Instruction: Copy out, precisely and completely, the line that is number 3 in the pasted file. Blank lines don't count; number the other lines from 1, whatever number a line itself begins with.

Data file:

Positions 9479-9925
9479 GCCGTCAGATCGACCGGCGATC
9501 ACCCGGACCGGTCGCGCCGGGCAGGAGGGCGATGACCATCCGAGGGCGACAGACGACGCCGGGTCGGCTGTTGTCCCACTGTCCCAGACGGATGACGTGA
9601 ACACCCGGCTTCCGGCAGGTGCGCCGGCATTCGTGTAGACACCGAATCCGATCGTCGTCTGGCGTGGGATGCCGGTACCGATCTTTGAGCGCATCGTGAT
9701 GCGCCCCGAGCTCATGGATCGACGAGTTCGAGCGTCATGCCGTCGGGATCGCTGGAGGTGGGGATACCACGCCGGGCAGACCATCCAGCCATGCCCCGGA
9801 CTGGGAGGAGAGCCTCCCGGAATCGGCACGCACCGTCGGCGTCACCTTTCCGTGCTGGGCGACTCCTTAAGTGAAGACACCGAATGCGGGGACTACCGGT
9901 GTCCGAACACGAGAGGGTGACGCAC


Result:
9501 ACCCGGACCGGTCGCGCCGGGCAGGAGGGCGATGACCATCCGAGGGCGACAGACGACGCCGGGTCGGCTGTTGTCCCACTGTCCCAGACGGATGACGTGA